3. No other variables provide plausible alternative explanations for the results.

Let’s look at each of these requirements in more detail:

### Covariation of Variables

The independent and dependent variables must covary, meaning as the independent variable changes, the dependent variable changes too. For example, in a drug trial, patients receiving the drug treatment should show clinical improvements compared to untreated patients.

Covariation on its own does not guarantee causality though – the variables may be related through some other factor. Covariation simply shows an association exists between the variables.

### Temporal Precedence

For causality, the cause must occur before the effect. The independent variable must precede the dependent variable in time.

In our drug trial example, patients received the treatment first, and then clinical improvements followed. If clinical improvements occurred before the treatment, we clearly could not claim the treatment caused the improvements.

### No Plausible Alternatives

High internal validity means no other variables can plausibly explain the results. You must rule out confounding, extraneous, and control variables as alternative explanations through careful experimental design.

For example, imagine half the patients took the drug in the morning and half at night. If morning patients improved more, time of day provides an alternative explanation, threatening internal validity. Proper randomization would control for this.

## Internal vs. External Validity

Internal validity is not the same as external validity, which concerns the ability to generalize results to other situations and populations. Internal validity is about the accuracy of conclusions within the study itself.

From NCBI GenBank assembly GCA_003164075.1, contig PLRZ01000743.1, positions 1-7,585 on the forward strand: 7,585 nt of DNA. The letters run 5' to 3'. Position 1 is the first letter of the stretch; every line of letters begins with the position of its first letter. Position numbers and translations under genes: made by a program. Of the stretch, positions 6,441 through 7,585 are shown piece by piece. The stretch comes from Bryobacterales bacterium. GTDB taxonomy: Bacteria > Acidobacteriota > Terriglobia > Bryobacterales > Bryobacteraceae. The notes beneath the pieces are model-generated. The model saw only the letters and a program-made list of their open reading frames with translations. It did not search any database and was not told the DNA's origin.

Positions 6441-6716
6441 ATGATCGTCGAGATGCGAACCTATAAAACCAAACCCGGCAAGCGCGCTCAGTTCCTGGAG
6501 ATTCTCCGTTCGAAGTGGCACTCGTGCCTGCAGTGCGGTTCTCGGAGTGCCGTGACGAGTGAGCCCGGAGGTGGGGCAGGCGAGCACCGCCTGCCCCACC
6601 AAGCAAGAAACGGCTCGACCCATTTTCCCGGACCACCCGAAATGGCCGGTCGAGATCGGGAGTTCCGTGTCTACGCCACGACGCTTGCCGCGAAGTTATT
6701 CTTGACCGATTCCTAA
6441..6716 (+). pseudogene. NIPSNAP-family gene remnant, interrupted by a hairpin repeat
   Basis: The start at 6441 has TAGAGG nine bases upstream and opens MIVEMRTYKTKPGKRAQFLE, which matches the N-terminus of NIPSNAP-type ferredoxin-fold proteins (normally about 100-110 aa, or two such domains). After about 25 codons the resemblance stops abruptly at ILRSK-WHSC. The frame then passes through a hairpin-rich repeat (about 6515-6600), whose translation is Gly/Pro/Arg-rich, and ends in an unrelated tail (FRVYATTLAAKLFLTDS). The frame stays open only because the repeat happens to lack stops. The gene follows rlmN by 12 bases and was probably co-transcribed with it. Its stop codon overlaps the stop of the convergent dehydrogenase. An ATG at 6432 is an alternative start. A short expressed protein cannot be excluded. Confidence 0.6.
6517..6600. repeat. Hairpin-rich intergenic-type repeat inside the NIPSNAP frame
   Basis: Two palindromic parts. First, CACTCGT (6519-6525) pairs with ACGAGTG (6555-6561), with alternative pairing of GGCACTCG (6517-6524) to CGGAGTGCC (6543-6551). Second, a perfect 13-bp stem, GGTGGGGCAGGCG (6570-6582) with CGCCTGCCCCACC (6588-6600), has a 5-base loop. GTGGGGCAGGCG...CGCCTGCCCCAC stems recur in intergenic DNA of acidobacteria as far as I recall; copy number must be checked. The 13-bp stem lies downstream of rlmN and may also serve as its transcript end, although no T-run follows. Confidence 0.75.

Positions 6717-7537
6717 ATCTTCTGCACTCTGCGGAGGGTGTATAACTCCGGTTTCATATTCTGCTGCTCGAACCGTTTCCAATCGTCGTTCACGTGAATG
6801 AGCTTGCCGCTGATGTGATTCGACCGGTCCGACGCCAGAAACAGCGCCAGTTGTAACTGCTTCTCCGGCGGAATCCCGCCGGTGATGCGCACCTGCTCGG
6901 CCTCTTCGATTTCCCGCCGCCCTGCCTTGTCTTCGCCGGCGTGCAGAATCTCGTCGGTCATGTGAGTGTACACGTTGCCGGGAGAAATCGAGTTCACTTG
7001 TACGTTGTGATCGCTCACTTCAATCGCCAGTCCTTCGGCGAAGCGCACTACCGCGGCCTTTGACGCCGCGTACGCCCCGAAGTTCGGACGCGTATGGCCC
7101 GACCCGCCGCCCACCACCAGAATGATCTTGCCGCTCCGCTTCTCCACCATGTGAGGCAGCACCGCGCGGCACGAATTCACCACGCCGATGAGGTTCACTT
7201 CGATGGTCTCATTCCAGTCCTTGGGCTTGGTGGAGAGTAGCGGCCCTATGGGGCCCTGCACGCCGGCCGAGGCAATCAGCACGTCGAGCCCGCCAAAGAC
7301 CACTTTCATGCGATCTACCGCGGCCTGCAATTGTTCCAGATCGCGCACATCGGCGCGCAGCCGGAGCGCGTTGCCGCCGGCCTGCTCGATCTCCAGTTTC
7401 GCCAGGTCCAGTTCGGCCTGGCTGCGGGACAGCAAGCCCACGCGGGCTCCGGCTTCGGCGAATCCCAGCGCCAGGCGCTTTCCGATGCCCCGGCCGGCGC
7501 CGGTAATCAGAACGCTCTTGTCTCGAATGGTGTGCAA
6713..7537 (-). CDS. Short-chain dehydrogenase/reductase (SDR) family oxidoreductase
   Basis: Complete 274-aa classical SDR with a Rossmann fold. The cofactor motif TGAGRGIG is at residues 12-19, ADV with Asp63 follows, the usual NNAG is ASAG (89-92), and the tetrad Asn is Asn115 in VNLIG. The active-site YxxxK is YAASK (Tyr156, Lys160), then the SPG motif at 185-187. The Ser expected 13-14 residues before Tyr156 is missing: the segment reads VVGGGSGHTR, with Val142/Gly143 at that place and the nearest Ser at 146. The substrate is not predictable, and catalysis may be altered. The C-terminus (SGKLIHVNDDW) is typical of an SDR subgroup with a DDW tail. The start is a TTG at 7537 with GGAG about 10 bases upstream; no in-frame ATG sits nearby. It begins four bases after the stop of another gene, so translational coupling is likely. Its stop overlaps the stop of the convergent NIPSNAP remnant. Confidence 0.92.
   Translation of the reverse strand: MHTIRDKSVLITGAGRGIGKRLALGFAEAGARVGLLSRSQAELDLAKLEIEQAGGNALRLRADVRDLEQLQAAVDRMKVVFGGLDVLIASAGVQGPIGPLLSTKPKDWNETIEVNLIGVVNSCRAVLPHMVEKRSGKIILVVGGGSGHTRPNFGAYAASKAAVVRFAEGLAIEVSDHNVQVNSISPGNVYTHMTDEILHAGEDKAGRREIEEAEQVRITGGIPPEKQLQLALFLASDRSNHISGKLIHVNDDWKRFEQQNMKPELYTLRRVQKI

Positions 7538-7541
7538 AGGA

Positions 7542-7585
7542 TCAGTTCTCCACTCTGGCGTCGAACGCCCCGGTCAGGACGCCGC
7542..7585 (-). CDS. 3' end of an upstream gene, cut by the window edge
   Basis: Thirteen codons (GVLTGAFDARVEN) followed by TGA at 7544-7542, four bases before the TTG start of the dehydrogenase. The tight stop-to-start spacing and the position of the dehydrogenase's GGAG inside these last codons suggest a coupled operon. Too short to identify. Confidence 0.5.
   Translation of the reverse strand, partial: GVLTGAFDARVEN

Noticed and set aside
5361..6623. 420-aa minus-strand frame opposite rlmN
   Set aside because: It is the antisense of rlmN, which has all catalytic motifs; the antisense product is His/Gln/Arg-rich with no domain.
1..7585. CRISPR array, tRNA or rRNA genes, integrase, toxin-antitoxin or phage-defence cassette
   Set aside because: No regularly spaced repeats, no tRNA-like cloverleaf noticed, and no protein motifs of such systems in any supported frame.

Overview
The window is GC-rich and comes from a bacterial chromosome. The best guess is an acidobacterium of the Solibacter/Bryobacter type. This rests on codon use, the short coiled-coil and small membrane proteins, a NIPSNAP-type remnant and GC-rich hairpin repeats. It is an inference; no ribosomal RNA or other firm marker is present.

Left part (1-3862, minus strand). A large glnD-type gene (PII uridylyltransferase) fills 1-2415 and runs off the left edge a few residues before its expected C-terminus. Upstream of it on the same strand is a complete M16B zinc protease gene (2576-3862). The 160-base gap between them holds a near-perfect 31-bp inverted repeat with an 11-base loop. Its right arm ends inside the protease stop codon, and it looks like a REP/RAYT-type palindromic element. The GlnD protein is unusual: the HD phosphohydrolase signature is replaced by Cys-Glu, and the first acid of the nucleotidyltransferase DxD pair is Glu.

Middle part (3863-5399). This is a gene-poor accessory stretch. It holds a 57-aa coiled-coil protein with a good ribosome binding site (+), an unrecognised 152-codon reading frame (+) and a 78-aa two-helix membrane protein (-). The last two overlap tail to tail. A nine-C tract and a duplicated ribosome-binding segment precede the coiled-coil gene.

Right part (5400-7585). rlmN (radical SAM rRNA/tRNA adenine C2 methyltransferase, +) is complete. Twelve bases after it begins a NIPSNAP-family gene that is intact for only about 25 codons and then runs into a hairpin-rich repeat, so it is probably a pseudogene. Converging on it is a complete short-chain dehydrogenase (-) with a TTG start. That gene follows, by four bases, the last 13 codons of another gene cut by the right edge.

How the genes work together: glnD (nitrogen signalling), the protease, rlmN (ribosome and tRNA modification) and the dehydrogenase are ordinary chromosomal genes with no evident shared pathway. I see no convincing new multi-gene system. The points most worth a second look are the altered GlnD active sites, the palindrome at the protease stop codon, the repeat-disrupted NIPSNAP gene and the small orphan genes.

High internal validity is required for any causal conclusions drawn. However, overly controlling variables can reduce external validity. This means being able to generalize may require some tradeoff with internal validity.

For example, studying student volunteers may yield high internal validity, but the results apply only to students, not the general public. Using a more diverse public sample would improve external validity despite potentially lowering internal validity.

## Threats to Internal Validity

Several issues can threaten internal validity and invalidate an experiment’s conclusions. Researchers must identify and mitigate these issues through proper study design and controls. Common threats include:

• History – Events occurring during the experiment outside the variables that affect the results.

• Maturation – Natural changes over time that alter outcomes, like growing older.

• Regression – Statistical tendency for extreme scores to become less extreme on retesting.

• Selection bias – Systematic differences between comparison groups.